Figure 1. Mean PTV max and conformity index (CI).

Table 1. Mean doses heart V30, V40, V50 and spinal cord.

3.3. Other Organ Preservation

3.3.1. Lungs

A comparison of coplanar plans to non-coplanar plans shows no statistically significant differences in the mean values of V5 (61.6% vs. 59.6%, P = 0.369) V15 (40.3% vs. 38.6%, P = 0.493), V20 (23.8% vs. 22.4%, P = 0.803) and V30 (16% vs. 16%, P = 0.317) (Figure 2).

3.3.2. Esophagus

Similar results are observed for the esophagus with mean dose values of 36.1 Gy and 34.96 Gy for coplanar and the non-coplanar plans respectively with no statistically significant difference (P = 0.73) (Figure 2).

3.3.3. Spinal Cord

In both techniques, the maximum dose is kept below 46 Gy (45.5 Gy for coplanar vs. 45.6 Gy for non-coplanar with no statistically significant difference P = 0.12). There is no statistically significant difference regarding the mean dose to the spinal cord between the co planar (45.13 Gy) and non-coplanar plans (45.06 Gy) (P = 0.115) (Table 1).

4. Discussion

The aim of this study is to evaluate the benefit of introducing one non-coplanar field into the treatment of locally advanced middle and lower lobe lung tumors. In 3DCRT non-coplanar plans, only one beam is changed, and the other fields are kept identical to those in coplanar plan. The new non-coplanar field is created from one of the coplanar beams by changing its orientation in the coronal view whereas its orientation on axial view is kept the same.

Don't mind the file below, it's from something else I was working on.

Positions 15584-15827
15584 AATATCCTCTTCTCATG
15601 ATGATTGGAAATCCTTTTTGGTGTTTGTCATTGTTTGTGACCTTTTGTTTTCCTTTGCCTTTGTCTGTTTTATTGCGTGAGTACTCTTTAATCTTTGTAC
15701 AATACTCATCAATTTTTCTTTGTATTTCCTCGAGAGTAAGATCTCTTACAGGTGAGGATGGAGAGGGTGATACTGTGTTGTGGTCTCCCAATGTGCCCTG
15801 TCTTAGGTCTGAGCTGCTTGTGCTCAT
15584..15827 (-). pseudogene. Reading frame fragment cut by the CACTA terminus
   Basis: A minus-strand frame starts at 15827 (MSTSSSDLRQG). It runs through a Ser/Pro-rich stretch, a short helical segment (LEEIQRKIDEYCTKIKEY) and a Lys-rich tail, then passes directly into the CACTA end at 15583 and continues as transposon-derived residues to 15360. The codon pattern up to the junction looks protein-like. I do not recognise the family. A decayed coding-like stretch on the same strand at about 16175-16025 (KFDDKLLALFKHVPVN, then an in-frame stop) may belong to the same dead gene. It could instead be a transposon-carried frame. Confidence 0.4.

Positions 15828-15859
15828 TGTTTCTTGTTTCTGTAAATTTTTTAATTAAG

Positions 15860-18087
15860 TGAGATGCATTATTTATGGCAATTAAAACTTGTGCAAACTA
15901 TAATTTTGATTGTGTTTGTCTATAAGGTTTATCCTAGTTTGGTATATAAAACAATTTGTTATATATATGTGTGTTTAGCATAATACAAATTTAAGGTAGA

Olivier Chapet, et al. published a study in 2006 evaluates the potential benefits of using non- coplanar field and intensity modulated radiation therapy to preserve the heart in irradiation of lung tumors in the middle and lower lobes. Four radiotherapy techniques have been used; two 3DCRT plans (coplanar and non-coplanar) and two IMRT plans (coplanar and non-coplanar) are created. Comparison of 3DCRT coplanar to 3DCRT non- coplanar plan shows that there is a large advantage for adding a non coplanar field in the preservation of the heart. Indeed, the mean equivalent uniform dose (EUD) value to the heart is statistically significantly lower in 3DCRT non-coplanar plan than in reference coplanar plan (respective mean values of 29.64 and 33.25 Gy; P = 0.0003). Further mean dose reduction to the heart is observed when comparing IMRT coplanar to non-coplanar plans. The mean heart EUD values are 27.42 Gy for IMRT coplanar and 24.9 Gy for IMRT non-coplanar plans. This difference of 2.52 Gy is statistically significant (P = 0.0003). These results are comparable to the results of the present study.

Also the mean EUD value for the heart is 29.64 Gy for 3DCRT non-coplanar plan and 24.90 Gy for IMRT

Figure 2. Lung mean V5, 15, 20 & 30 and mean dose esophagus.